The agreement between the parties can be used as an indication, but the actual circumstances, i.e. the actual technical design of the processing operations, are decisive. This means that, even if the parties conclude a data processing agreement, but in fact the 'processor' has his own purposes for processing the data, there is no commissioned data processing, but rather the parties are joint or separate controllers. This assessment is particularly important for the obligations towards the data subjects regulated in the EU GDPR, such as information obligations.
Once the grace period is over, strong customer authentication will be required for all online transactions. According to Section 55 (1) sentence 1 ZAG, online transactions are defined as online access to a payment account, the initiation of an electronic payment transaction and any action carried out through a remote channel that may imply a risk of payment fraud or other abuses.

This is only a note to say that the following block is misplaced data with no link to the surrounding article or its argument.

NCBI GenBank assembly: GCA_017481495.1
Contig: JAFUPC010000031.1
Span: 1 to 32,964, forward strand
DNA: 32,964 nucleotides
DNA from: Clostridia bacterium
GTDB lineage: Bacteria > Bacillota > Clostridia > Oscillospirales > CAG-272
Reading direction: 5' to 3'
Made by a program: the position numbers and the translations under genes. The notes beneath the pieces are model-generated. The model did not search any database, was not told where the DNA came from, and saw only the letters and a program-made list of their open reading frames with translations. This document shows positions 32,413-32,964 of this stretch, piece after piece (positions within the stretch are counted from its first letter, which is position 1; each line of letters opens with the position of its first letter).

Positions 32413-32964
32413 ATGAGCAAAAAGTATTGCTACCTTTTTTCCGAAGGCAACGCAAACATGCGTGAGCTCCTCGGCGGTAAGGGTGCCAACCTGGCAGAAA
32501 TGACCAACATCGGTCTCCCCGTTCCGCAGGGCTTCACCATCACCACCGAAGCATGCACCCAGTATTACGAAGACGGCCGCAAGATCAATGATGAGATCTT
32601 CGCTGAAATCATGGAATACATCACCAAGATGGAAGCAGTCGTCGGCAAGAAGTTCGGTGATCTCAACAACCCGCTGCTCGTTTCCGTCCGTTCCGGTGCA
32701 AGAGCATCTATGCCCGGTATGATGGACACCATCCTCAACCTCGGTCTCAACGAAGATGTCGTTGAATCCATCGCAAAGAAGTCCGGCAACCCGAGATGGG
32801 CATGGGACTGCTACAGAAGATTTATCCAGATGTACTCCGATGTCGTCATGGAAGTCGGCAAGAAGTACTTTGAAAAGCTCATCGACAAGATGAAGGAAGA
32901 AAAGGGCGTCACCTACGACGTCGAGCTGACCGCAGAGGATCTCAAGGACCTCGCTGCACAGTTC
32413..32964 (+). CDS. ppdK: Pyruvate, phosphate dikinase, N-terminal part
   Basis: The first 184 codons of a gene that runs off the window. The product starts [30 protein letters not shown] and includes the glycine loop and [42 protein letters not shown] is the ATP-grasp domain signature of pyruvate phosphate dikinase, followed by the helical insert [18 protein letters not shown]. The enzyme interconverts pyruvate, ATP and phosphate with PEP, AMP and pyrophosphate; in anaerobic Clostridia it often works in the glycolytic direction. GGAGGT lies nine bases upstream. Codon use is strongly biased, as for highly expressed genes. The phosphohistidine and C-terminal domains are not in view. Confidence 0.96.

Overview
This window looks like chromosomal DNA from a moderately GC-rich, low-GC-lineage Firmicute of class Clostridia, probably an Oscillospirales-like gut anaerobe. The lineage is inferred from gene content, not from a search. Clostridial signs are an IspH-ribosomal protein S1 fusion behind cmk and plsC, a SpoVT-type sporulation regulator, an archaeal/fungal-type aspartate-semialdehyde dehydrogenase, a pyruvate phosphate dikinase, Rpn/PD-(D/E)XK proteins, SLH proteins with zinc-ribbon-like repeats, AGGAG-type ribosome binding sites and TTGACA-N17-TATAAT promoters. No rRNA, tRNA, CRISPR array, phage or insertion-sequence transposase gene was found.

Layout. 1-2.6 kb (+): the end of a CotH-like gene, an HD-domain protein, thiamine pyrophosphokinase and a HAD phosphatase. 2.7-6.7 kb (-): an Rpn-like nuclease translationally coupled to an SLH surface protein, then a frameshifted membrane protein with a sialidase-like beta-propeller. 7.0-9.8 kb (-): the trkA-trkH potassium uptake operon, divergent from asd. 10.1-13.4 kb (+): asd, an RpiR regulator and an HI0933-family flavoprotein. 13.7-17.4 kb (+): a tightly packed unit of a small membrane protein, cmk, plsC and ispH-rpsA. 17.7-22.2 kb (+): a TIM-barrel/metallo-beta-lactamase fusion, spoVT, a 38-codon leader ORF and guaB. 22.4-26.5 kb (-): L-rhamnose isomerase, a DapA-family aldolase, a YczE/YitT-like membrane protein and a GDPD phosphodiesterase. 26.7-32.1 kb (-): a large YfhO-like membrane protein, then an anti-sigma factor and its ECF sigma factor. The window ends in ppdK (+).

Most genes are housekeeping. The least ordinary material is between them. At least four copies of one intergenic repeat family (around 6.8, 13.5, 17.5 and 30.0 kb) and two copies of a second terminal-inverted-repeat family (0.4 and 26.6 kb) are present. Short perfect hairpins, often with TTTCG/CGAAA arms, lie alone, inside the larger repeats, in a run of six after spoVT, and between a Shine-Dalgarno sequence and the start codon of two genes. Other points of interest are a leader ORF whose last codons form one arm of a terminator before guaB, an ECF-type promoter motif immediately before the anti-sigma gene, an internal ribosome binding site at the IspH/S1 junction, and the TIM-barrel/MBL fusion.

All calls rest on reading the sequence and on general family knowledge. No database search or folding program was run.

Strong customer authentication, also known as two-factor authentication, means that online and card payments generally need to be confirmed by two independent factors. Elements categorised as knowledge (e.g. PIN, password), possession (e.g. mobile phone, card, TAN generator) or inherence (e.g. fingerprint) are conceivable.
When triggering an electronic payment transaction, there is the particularity that the authentication must include a dynamic factor. If, for example, a TAN (transaction number) is required as an authentication factor, it is necessary for the TAN to be generated using a dynamic TAN procedure - i.e. a procedure in which a new TAN is generated for each transaction.